Newspapers in the Palestinian territories and Israel reveal a deep unease that the conflict between rival Palestinian factions could descend into chaos following President Mahmoud Abbas's decision to call new elections.
Palestinian commentators are split between those who consider fresh elections justified and those who view them as a coup against a government which only recently won a legitimate election.
In Israel, fears are expressed that the Palestinians are heading for major violence, with one commentator suggesting the possibility that targeted assassinations of Hamas leaders could resume.
A Pan Arab daily speaks openly of civil war between Hamas and Fatah.
EDITORIAL IN PALESTINIAN AL-QUDS
President Abbas could have called for a parliamentary election only, but he went for the most difficult option and decided on a presidential election too. He wanted to send a message that the election was not specifically aimed at Hamas. We think that he has the right to dissolve parliament and to let the people have their say. So why are there some who oppose elections if they are sure of public support?
COMMENTATOR IN PALESTINIAN AL-HAYAT AL-JADIDAH
I find it strange that Hamas rejects going to the people to find a way out of the crisis. What we are suffering from today is a double authority with a presidency and a government each with its own programme. The people must have their say and force the rivals to reach an agreement. Otherwise, they will lack legitimacy.
HANI HABIB IN PALESTINIAN AL-AYYAM
This decision is an attempt to exert pressure on Hamas to find a way out of the tragedy. This pressure is misplaced. Everyone, including the president, knows that holding early elections constitutes a coup against the legitimacy as embodied by the parliamentary elections that brought the Hamas government to power.
AHMAD ABD-AL-RAHAMAN IN PALESTINIAN AL-AYYAM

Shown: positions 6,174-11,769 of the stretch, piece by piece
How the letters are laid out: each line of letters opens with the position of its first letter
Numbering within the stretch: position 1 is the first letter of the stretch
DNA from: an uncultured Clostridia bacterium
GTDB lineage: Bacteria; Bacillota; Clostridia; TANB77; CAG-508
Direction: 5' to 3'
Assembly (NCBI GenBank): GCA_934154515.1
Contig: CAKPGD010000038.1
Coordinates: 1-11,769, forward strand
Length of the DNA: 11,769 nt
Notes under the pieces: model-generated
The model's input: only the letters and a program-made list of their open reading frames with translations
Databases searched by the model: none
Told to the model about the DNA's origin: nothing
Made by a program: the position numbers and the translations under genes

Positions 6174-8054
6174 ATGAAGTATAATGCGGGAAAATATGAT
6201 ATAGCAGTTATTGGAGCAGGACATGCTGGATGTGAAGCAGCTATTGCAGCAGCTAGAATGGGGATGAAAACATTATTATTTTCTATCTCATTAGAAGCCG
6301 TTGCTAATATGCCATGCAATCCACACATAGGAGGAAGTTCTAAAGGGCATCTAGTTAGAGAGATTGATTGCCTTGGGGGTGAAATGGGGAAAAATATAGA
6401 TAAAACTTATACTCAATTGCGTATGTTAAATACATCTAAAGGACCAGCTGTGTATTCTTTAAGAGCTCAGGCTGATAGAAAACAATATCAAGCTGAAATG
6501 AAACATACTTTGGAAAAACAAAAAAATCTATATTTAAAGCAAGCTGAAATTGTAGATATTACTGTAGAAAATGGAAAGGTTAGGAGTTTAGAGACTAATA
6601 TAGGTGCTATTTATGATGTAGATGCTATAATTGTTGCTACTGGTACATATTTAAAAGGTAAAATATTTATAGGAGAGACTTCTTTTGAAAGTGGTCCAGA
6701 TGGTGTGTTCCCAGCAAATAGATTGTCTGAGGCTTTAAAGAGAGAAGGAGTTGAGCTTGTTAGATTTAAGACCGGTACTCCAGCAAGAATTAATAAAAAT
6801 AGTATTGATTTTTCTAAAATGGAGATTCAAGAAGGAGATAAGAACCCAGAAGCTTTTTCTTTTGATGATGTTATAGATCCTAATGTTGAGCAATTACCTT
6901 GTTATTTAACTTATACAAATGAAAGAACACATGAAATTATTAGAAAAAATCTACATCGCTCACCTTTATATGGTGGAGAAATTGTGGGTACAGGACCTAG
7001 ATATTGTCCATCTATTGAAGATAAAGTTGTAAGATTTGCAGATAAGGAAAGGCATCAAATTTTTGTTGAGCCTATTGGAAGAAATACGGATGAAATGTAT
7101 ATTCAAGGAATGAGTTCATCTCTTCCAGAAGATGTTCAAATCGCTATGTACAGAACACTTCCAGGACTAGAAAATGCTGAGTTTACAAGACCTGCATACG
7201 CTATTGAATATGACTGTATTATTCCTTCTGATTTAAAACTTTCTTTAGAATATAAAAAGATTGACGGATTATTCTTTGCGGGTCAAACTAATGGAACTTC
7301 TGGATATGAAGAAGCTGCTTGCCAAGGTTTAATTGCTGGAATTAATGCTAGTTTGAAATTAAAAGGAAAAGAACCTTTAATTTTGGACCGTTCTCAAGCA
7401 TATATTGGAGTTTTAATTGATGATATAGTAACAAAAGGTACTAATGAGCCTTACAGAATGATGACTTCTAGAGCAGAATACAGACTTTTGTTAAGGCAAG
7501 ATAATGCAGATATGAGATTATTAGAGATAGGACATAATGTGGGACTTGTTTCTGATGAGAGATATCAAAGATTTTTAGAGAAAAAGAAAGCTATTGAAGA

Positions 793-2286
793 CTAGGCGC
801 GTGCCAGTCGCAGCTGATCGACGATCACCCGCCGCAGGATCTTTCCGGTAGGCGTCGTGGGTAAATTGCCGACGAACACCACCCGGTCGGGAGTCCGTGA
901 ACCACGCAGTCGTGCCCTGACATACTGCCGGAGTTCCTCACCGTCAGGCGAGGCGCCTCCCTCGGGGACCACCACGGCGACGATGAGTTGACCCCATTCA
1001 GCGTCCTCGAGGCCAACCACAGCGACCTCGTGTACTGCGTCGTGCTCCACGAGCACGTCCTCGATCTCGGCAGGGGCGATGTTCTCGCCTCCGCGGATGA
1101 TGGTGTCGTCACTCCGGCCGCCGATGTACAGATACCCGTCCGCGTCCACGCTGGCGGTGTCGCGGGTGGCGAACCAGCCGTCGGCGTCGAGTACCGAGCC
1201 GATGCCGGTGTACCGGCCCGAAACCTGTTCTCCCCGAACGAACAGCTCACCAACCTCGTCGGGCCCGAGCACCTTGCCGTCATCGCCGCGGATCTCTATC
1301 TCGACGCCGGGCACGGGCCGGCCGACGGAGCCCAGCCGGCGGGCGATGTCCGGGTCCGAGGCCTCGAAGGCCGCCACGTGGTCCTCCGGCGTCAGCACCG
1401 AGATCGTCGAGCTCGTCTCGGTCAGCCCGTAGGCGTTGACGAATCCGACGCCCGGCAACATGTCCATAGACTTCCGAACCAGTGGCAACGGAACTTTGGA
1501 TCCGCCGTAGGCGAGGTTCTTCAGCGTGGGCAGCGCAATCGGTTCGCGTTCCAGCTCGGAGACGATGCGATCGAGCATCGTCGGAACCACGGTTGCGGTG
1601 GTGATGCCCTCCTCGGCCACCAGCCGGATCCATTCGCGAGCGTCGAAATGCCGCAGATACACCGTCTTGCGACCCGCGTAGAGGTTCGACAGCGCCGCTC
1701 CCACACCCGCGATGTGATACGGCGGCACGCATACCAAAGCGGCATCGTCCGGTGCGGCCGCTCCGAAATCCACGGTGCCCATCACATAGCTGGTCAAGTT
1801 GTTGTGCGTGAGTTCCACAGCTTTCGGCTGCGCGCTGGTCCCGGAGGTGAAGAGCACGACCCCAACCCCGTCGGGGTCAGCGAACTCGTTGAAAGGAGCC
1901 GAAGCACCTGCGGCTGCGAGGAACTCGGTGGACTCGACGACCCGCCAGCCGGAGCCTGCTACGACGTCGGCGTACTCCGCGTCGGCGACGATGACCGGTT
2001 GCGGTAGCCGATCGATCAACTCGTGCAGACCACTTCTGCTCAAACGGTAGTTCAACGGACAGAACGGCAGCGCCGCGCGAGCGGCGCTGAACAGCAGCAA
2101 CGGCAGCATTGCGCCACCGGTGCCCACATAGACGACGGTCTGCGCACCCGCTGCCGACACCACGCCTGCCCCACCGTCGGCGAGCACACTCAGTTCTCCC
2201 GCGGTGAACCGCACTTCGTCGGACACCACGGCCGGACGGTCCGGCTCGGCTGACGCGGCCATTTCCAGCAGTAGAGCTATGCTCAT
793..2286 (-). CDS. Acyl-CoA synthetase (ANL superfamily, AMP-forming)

It is important that Hamas understands that the balance of power right now is in Israel's favour. The talk about a 10-year truce would only leave Israel free to build more settlements and continue to turn Jerusalem into a Jewish city. There is a need for an alternative programme which will check this expansion, a national programme of independence, not a Hamas programme.
COMMENTATOR IN PAN ARAB AL-SHARQ AL-AWSAT
We are witnessing the first Palestinian civil war, something that no one would have ever conceived. This chaos is of no advantage to Hamas or the Palestinian citizen, or the whole region. It only serves the interests of Israel and Iran.
GUY BECHUR IN ISRAEL'S YEDIOT AHARONOT
Tension between the two camps is immense and activists in each organisation are eager for battle and arming themselves with whatever they can lay their hands on. Events in the field will oblige [Abbas] to carry through his announcement to hold elections and the result will be a general explosion.
DANNY RUBINSTEIN IN ISRAEL'S HA'ARETZ
Abbas's speech in Ramallah was one of a man preparing for battle. The chairman did not say when he intends to issue an order dissolving the cabinet and when he intends to hold early elections. Everyone knows why: Fatah, in its various components, is not ready for a campaign against Hamas and needs time to prepare. Fatah is headed by men aged 70 and over who refuse to give up their roles or the benefits they enjoy.
AMIR RAPAPORT IN CENTRE-RIGHT MA'ARIV
No insurance company in the world would be willing to insure the life of Palestinian Prime Minister Ismail Haniya. An analysis of the events of the last few days indicate his life is in real danger and that after he escaped an assassination attempt by a Palestinian assassin at the end of last week he could be a target for liquidation by Israel. The [Israeli] security establishment thinks the most efficient and proven way to deter Hamas is targeted killings of its leaders. If Hamas gives Israel a sufficiently good excuse, the killings could resume.
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